AFTER having her life saved by a Basingstoke doctor 26 years, a nurse has now travelled from Australia to support her saviour in his time of need.

Catherine Conteh was just 18 in 1993 when doctors in Sierra Leone told her that after five days of obstructive labour, she was going to die as her family could not afford to pay for a Caesarean section.

However, a former consultant anaesthetist at Basingstoke hospital, Dr Keith Thomson, paid for the life-saving surgery.

Now, fast forward to 2019 and after the retired doctor required surgery to repair the lower left side of his jaw, Catherine insisted that she come and support the 71-year-old on his road to recovery.

Dr Thomson had to have the reconstructive surgery after he had cancer of the tongue 14 years ago and the effects of the chemotherapy had damaged his jaw.

He told the Gazette: “I speak to Catherine regularly, so she was very much aware of the surgery and had offered to come and help me once I was out of the hospital.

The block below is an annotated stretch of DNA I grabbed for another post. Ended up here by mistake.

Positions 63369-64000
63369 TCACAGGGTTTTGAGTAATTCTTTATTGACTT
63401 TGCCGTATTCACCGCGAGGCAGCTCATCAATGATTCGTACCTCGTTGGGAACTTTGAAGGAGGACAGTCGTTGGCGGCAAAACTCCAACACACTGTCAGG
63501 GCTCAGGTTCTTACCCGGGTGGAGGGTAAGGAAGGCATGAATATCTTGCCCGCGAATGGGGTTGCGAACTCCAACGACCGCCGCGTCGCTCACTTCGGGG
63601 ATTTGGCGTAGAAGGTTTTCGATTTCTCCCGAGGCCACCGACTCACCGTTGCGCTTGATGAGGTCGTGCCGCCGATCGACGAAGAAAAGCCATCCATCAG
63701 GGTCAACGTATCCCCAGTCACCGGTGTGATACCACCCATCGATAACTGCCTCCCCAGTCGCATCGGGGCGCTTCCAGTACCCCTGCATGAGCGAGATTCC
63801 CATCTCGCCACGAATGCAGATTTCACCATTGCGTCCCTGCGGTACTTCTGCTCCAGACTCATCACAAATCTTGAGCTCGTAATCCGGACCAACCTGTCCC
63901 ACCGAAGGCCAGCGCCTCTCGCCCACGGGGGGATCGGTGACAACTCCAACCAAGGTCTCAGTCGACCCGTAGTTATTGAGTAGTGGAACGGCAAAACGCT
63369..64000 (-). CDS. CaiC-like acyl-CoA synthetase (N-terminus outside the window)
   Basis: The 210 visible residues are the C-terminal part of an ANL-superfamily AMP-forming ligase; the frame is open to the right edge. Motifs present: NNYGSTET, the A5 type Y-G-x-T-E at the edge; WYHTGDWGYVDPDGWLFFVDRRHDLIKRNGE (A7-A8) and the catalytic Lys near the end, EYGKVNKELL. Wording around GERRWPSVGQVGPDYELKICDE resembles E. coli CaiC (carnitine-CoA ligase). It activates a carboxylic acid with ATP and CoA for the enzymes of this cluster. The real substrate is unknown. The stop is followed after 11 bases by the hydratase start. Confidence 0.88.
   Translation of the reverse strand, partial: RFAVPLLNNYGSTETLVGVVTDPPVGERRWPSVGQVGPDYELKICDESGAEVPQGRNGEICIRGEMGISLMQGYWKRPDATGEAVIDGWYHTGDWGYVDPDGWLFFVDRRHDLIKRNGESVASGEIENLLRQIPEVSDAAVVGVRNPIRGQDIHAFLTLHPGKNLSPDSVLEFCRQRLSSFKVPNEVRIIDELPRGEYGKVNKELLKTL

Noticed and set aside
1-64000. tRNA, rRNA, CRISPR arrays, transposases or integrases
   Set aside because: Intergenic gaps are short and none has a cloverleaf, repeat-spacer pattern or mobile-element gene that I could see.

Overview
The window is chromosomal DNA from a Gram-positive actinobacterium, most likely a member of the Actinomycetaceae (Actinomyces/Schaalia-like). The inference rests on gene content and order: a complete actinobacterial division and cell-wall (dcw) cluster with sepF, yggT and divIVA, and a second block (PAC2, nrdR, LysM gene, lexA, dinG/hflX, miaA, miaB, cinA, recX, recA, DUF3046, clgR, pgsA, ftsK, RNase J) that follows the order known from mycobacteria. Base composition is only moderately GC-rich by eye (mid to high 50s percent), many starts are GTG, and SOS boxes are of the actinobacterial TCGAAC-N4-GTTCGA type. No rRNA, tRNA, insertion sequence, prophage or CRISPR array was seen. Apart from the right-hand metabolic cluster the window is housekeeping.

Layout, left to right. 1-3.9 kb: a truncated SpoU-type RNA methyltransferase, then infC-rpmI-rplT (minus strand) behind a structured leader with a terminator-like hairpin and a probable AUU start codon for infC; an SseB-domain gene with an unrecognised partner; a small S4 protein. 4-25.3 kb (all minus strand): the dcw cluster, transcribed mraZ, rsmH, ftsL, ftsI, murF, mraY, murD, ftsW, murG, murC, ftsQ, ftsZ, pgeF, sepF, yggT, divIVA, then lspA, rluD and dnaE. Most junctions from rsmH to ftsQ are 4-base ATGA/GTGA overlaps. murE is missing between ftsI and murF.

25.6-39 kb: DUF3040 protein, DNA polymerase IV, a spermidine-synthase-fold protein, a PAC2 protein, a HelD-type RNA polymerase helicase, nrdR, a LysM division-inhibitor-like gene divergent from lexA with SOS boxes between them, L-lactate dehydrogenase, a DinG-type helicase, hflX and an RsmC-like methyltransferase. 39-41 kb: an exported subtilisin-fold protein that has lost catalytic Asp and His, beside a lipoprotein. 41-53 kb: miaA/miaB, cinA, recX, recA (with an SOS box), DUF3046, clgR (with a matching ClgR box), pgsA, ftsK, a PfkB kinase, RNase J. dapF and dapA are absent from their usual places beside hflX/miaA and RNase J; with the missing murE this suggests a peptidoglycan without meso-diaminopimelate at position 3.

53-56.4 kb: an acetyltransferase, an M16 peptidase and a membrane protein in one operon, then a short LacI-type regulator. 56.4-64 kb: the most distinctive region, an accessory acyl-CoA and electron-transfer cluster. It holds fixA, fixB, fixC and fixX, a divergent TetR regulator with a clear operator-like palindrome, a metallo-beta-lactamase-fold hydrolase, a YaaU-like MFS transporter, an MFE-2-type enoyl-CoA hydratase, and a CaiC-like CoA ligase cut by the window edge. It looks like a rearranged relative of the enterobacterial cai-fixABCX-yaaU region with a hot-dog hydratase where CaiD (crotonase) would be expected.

“I rang her again once I had had the surgery and with four days’ notice she was over here giving me and my wife support.”

It was fortuitous circumstances that led to the pair meeting as Dr Thomson was only visiting the hospital in Sierra Leone because an operation he was supposed to be doing aboard a Mercy Ships vessel - a charity which provides free life-changing operations for west African people and of which is now a board member of - was cancelled.

From here the pair built up a close friendship, and remained in close contact, with Catherine and her daughter Regina both going into the health care industry, working at a hospital in Australia.

Dr Keith added: “I wouldn’t have wanted anyone else looking after me.

“It wasn’t a ‘time to pay back’ situation it was nice having a familiar face with me, help to feed me and keeping me active.”